PaperCity Magazine

September 2014 - Houston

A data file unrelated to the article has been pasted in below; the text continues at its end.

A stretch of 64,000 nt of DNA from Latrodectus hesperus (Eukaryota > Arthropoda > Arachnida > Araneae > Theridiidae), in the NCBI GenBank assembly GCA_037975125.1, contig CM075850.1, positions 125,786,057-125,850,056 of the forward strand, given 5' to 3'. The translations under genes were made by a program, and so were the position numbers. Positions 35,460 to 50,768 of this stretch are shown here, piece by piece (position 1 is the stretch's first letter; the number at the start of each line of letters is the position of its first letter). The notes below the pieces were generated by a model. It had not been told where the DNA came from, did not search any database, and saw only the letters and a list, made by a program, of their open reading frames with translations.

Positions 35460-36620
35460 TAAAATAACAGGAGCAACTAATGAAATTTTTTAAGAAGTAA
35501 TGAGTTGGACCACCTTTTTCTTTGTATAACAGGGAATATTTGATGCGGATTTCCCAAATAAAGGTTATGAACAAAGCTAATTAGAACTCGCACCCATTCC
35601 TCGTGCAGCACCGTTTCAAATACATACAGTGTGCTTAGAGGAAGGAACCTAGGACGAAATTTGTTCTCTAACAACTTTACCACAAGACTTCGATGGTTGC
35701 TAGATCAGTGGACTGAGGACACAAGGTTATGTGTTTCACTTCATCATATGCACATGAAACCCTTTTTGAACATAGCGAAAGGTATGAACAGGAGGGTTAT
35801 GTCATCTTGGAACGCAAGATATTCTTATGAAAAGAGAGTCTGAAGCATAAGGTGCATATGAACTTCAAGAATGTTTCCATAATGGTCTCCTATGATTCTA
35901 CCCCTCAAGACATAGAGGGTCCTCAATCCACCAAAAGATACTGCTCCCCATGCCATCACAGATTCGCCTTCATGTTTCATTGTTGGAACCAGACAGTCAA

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DECORATION H olly Hunt is coming home again. Her story began in a small West Texas town; the budding interior design mogul, who studied English and textiles at Texas Tech, worked briefly at Foley's in Houston before heading to New York. She eventually landed in Chicago, where in 1983 she started a small showroom in the Chicago Merchandise Mart — one that made the international design world take notice. It was there she built her eponymous brand, selling contemporary pieces by the likes of mid-century modernist Karl Springer, making a name for Christian Liaigre stateside and taking on American couture designer Ralph Rucci, inspiring him to create his own furnishings collection. With a penchant for French that endures, she's wooed Gallic architect Jean- Michel Wilmotte and his countrymen, designer Tristan Auer and Christian Astuguevieille, into her exclusive design clique. While refining her eye for clean, modern lines and a pulled-back aesthetic (all fostered as a luxe, contemporary alternative during the opulent '80s, when frou-frou antiques and gussied-up upholstery ruled the interior landscape), she eventually created her own lines of furniture and fabrics, much of which is made in the U.S., including case goods produced by craftsmen in Texas. This summer, Hunt opened her first showroom in Dallas — a mighty 15,000-square-foot space — with a smaller 3,500-square-foot space opening in Houston this fall. These join seven other U.S. showrooms, as well as showrooms in Sao Paulo and London. Showroom manager Nancy Winston oversees both to-the-trade locations, filling them with the likes of Great Plains Fabrics, Alison Berger lighting and, of course, Holly Hunt leather, studio furniture and lighting. Laurann Claridge IWAN BAAN MARLENE ROUNDS ON THE HUNT SNAIL BRIDGE TO CATHEDRAL HEAVEN TUNE IN: ART21 Goddess Diane von Furstenberg's new collection of rugs for The Rug Company is rich in DVF imagery — no, this isn't a wrap rug, but Python Glory and Lilac Leopard in iterations so swank, we're spellbound. Of hand-knotted Tibetan wool, Lilac Leopard is $5,670 for 9x6 feet, and Python Glory is $7,236 for 9x6 feet. At The Rug Company. Dallas Design Center, 1025 N. Stemmons Freeway, Suite 590, 214.245.4770, UNDERFOOT SEED F ans of Frank Lloyd Wright and Frank Gehry soon will partake of another freethinker who's shaking up the field of contemporary architecture. This month, Nasher Sculpture Center rolls out its most exciting design and architecture show ever: a survey of the British wunderkind Thomas Heatherwick and his studio. "Provocations: The Architecture and Design of Heatherwick Studio" (September 13 – January 4) posits a transformative approach to the discipline of architecture, one way beyond the museum's previous exhibitions for Renzo Piano and Foster + Partners. This survey showcases a practice that interweaves sculpture, design, architecture, urban planning, engineering and new materials into a potent organic brew that argues for Heatherwick's place alongside Wright and Gehry as a pacesetter with a brilliant new approach to the built environment and product design. Born in 1970, Heatherwick attended the progressive Rudolph Steiner School as a teen, then went to university at Manchester Polytechnic, followed by a stint at the Royal College of Art. Patron Sir Terence Conran set the 20-something on his path with a commission to design his estate's gazebo. Another big break was the out-of-the-box plywood window, which burst from its panes and crawled over the façade of department store Harvey Nichols; the work was a sensation during London Fashion Week 1997. To learn how the architect and his studio went from designing The Zip Bag for Longchamp (as well as the retailer's Manhattan flagship) to the UK Pavilion (christened Seed Cathedral) for the 2010 Shanghai World Expo and, in between, created a bridge curling up like a snail near Paddington Station, you'll have to catch the Nasher show. Guest curator Brooke Hodge, deputy director of the Cooper-Hewitt, National Design Museum in NYC, is a big architecture thinker who is perfectly matched to her subject. She'll be taking this show on the road after it leaves the Nasher to her own museum (June 21 – October 26, 2015) as well as The Hammer Museum (February 15 – May 24, 2015). Catherine D. Anspon Heatherwick Studio's UK Pavilion, Shanghai World Expo, 2007–2010 Wolfgang Laib T he series that took us up- close into artist studios returns for season seven when Peabody-garnering Art21 airs on PBS on four consecutive Fridays this fall (October 24 – November 14, 9 pm Central Time). Among the dozen creatives highlighted are five with Texas ties: Leonardo Drew, Omer Fast, Katharina Grosse, Joan Jonas and Wolfgang Laib (of the ritualistic installations employing beeswax and pollen). These talents have all had major solos at Dallas, Houston or San Antonio museums. Catherine D. Anspon Lilac Leopard Python Glory rug by Diane von Furstenberg, in situ Python Glory

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